SANAA, Yemen -- Government forces and tribal fighters exchanged gun and artillery fire in Yemen's capital yesterday, sending the crackle of gunfire and resounding booms over the city in fresh fighting that killed at least 41 people. The fighting spread to new areas, with tribesmen from the powerful Hasid confederation seizing buildings in neighborhoods in the city's south and northwest.
The urban battles over the past week have posed a new threat to President Ali Abdullah Saleh's 33-year rule. For nearly four months, thousands of Yemenis have filled the streets daily, calling for democratic reforms and Saleh's ouster. The mostly peaceful protests gave way last week to violence between Saleh's security forces and fighters loyal to Sheik Sadeq al-Ahmar, head of the country's largest tribal coalition.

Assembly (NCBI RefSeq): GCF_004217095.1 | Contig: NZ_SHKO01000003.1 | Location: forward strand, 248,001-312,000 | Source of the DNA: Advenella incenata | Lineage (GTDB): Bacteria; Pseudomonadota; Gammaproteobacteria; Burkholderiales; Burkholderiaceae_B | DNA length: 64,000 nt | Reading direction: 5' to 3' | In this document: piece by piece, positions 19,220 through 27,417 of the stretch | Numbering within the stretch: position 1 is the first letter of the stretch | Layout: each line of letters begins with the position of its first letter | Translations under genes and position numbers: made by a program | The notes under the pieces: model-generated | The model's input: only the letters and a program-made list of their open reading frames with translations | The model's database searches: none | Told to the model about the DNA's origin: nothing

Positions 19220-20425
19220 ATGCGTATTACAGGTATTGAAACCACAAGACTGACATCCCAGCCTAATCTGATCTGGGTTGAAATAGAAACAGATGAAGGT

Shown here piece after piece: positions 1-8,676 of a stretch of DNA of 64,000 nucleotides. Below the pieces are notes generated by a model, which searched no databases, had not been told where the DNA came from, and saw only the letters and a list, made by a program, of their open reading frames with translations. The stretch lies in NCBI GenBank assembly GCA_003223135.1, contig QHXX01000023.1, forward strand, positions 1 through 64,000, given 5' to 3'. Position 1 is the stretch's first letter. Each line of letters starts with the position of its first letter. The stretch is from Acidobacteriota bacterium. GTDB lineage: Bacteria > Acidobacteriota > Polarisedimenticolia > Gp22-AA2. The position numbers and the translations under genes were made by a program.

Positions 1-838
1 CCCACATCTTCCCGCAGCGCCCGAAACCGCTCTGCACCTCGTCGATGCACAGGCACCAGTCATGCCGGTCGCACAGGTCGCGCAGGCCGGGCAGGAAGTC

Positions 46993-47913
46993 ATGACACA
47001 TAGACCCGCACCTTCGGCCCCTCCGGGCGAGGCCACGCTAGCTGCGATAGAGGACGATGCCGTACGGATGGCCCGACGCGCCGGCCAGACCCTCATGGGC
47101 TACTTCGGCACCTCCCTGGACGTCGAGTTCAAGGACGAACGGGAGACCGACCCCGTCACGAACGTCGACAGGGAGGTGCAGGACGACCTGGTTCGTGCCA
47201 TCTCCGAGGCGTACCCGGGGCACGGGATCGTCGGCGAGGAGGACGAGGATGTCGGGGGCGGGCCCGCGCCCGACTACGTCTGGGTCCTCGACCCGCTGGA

Saleh's often violent attempts to quash the protests have led the United States to turn away from its onetime ally, once considered a necessary partner in fighting Yemen's active al-Qaida branch.
Secretary of State Hillary Rodham Clinton yesterday called Saleh's refusal to step down "a source of great conflict" that has caused violence.